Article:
During the 1950s, the Army and the Marines risked higher and higher radiation exposure for troops at atomic tests while trying to duplicate realistic nuclear battlefield conditions for training exercises according to a Pentagon report delivered last week to the House Subcommittee on Health and the Environment.
In the process of creating their own nuclear war games at the Nevada test site the services - according to the report - took over from the Atomic Energy Commission the responsibility for setting and monitoring radiation exposure levels for the troops. In at least one year 1956, the Army's allowable dose at the Nevada test site was six rads.Three rads was the national permissible level.
By 1957 the Army wanted to be able to run its own nuclear shots with its own weapons on its own test site, the report says.
The report is a summary of final reports of operations for all nuclear tests where troops were involved from 1951 to 1957. It also shows that Smoky, the controversial 44-kiloton shot, was only one of several tests where some military participants were exposed to excessive radiation.
Two people in 1955 tests were reported receiving radiation greater than 20 rads. But the Army today doesn't know who those soldiers were.
Last week, officials of the Atlanta-based Center for Disease Control disclosed in House Health Subcommittee hearings on Smoky that at least eight of the 2,235 soldiers at that 1957 exercise subsequently developed leukemia.
Leukemia, a cancer of the blood, is normally associated with high-level radiation exposure.
The subcommittee is investigating whether low-level radiation - such as received by soldiers during the 1950s troop tests - could be associated with their developing leukemia and other cancers 10 to 20 years after their exposure.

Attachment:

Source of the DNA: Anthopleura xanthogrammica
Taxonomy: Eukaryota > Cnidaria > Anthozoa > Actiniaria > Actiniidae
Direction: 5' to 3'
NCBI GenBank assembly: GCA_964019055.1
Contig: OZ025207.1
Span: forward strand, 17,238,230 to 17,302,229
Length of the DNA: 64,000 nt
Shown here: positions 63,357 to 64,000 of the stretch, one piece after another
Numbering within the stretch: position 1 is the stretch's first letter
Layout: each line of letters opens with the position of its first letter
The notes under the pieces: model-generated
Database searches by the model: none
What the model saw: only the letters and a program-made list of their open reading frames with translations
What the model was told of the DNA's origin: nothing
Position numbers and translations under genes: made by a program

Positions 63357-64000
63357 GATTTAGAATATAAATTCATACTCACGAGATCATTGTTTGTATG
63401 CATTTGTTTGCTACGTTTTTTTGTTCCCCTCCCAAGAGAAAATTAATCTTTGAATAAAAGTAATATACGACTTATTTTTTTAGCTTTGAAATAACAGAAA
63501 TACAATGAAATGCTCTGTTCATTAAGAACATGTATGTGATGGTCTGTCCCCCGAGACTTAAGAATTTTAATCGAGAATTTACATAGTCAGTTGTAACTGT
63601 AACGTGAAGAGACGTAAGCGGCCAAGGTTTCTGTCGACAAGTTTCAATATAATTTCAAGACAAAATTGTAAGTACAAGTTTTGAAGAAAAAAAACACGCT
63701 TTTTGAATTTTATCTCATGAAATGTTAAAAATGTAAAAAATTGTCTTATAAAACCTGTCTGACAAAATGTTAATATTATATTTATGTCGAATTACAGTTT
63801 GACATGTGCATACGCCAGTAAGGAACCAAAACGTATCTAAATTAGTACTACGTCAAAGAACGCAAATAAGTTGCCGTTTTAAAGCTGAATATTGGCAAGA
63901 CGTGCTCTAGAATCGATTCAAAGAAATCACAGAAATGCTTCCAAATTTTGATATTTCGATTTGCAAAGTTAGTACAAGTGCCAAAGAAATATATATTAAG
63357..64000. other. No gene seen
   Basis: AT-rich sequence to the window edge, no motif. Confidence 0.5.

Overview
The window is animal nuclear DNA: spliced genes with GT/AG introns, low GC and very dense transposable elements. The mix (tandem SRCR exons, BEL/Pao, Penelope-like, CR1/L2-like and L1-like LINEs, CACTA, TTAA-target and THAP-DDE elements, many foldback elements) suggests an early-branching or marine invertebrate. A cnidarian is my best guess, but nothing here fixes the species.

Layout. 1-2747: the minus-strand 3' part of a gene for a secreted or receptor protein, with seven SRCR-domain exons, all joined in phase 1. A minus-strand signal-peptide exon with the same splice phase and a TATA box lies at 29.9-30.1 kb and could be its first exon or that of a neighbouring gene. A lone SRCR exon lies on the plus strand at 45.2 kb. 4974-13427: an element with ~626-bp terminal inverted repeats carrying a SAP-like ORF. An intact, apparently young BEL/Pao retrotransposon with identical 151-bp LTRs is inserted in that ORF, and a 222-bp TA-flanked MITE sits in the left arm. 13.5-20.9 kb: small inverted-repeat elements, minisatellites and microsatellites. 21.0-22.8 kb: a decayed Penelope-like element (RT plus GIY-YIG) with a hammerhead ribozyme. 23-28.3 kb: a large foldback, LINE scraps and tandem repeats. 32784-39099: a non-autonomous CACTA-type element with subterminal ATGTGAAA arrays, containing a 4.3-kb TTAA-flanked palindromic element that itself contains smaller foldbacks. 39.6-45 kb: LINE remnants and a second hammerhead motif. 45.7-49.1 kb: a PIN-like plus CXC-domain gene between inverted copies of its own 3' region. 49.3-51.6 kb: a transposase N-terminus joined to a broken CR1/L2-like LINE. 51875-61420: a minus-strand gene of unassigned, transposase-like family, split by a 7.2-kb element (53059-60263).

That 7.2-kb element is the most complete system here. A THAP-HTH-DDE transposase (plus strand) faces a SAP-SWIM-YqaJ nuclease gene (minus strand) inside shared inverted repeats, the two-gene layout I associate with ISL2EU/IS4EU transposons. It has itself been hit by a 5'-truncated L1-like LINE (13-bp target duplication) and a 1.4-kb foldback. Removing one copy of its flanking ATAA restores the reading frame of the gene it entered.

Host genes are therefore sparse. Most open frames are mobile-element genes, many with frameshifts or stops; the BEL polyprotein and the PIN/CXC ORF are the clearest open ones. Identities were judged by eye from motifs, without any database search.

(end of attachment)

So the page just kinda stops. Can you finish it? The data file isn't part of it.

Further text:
Information in the Pentagon report, subcommittee sources say, now requires that the investigation cover not only Smoky but all the 1950s tests in which troops were involved.
The Pentagon report traces the military services' dissatisfaction with the AEC's control over their troop tests back to the first one, held Nov. 1. 1951.
On that occasion, an 883-man battalion combat team moved to within 500 yards of ground zero after observing a 21 kiloton shot from seven miles away.
The AEC directed both the test and the troops' radiation exposure standard. For that test the allowable dose was set at one rad - about the dose an individual would expect from a dental X-ray.
When the Army columns moved forward, they went in single lines with an AEC monitor at the head. Each soldier wore a film badge to record his individual dose.
In an after-action report, however, an Army contractor voiced a complaint echoed by Army commanders at the site: "Under restrictions set by the [AEC], it was difficult to make the maneuver realistic."
From 1951 on, the Pentagon report says, "there occurred a shift in radiation safety responsibilities from the AEC to the service troop unit commanders."
By 1952, when the next troop tests took place at the test site. Army monitors led the way into the contaminated shot area after detonation of a 31-kiloton device. This time the troops were in trenches, 7,000 yards from ground zero.
One hour after the shot, a company of airborne infantry parchuted into the area and marched to within 175 yards of ground zero.
For the 1953 tests, according to the report, "the U.S. Army was given complete responsibility for radiological safety of participating military personnel."
The troops, under Army control, were permitted to march "toward and around ground zero without restriction" as long as it did not interfere with AEC test equipment.
Problems developed in several of that year's tests, according to the Pentagon paper.
On the first 1953 shot, a 16-kiloton device, the Army radiation monitors "advanced too far forward of the troop body" in the dust after the shot.
On shot Nancy, the next test, the difficulties were far greater. The troops watched the 24-kiloton shot from trenches 4,000 yards away.
"A wind shift blew the radioactive cloud over the trenches," according to the report. The resultant dose, some two-tenths of a rad, was considered too low to halt the exercise.